The Frog and the Ox

The Frog And The Ox

The Frog and the Ox

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The Frog and the Ox appears among Aesop's Fables. The story concerns a frog that tries to inflate itself to the size of an ox, but bursts in the attempt. In some Classical sources the fable concludes with the moral: 'Not all creatures can become as great as they think.' There are various versions of the story. In some, the frog sees the ox and tries to equal him in size; in others it is only told of an enormous beast by another and keeps swelling, asking at intervals, 'Was it as big as this?' The story has usually been applied to socio-economic relations.

Versions of the fable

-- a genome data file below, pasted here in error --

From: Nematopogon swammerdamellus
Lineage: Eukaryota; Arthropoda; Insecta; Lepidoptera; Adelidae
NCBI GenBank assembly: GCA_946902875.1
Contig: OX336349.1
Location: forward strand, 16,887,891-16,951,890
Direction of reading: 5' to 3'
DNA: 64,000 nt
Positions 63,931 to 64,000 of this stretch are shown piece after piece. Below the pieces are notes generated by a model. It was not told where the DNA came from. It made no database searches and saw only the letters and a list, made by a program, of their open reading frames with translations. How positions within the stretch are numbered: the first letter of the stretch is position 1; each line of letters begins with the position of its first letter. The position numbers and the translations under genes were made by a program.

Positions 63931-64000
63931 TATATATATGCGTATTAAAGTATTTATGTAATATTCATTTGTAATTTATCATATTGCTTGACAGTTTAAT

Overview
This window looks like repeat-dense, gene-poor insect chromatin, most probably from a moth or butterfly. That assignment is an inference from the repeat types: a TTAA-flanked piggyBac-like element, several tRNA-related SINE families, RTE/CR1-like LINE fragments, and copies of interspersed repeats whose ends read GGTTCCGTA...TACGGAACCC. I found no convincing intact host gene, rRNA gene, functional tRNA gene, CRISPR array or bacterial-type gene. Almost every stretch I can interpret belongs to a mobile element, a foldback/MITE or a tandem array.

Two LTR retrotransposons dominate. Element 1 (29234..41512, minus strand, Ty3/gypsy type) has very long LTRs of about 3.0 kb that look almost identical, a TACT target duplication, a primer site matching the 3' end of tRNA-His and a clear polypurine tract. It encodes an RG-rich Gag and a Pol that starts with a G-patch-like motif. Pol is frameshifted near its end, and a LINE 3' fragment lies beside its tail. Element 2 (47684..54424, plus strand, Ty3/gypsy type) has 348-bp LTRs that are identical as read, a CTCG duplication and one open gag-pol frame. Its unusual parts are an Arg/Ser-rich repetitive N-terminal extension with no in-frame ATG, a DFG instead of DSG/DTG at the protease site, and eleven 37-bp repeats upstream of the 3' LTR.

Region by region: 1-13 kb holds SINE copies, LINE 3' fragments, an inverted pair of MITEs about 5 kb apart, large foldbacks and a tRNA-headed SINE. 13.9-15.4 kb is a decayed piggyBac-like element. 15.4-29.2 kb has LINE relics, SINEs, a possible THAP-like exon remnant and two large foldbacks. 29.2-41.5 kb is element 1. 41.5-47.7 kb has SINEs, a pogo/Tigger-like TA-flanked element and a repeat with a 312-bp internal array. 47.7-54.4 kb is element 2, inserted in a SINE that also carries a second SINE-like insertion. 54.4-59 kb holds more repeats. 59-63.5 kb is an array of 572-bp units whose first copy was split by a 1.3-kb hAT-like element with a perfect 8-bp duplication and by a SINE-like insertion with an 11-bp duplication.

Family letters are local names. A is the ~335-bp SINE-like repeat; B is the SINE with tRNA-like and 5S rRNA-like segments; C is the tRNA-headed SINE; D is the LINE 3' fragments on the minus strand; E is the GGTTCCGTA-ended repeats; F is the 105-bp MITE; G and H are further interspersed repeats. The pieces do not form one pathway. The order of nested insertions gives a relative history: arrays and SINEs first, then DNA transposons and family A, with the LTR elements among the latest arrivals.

Both Martial and Horace are among the Latin satiric writers who made use of the fable of the frog and the ox, although they refer to different versions of it. The story related by Phaedrus has a frog motivated by envy of the ox, illustrating the moral that 'the needy man, while affecting to imitate the powerful, comes to ruin'. Horace places a different version of the story towards the end of a long conversation on the demented behaviour of mankind (Satires II.3, lines 314ff) where Damasippus accuses the poet of trying to keep up with his rich patron Maecenas. His telling follows the Babrius version in...
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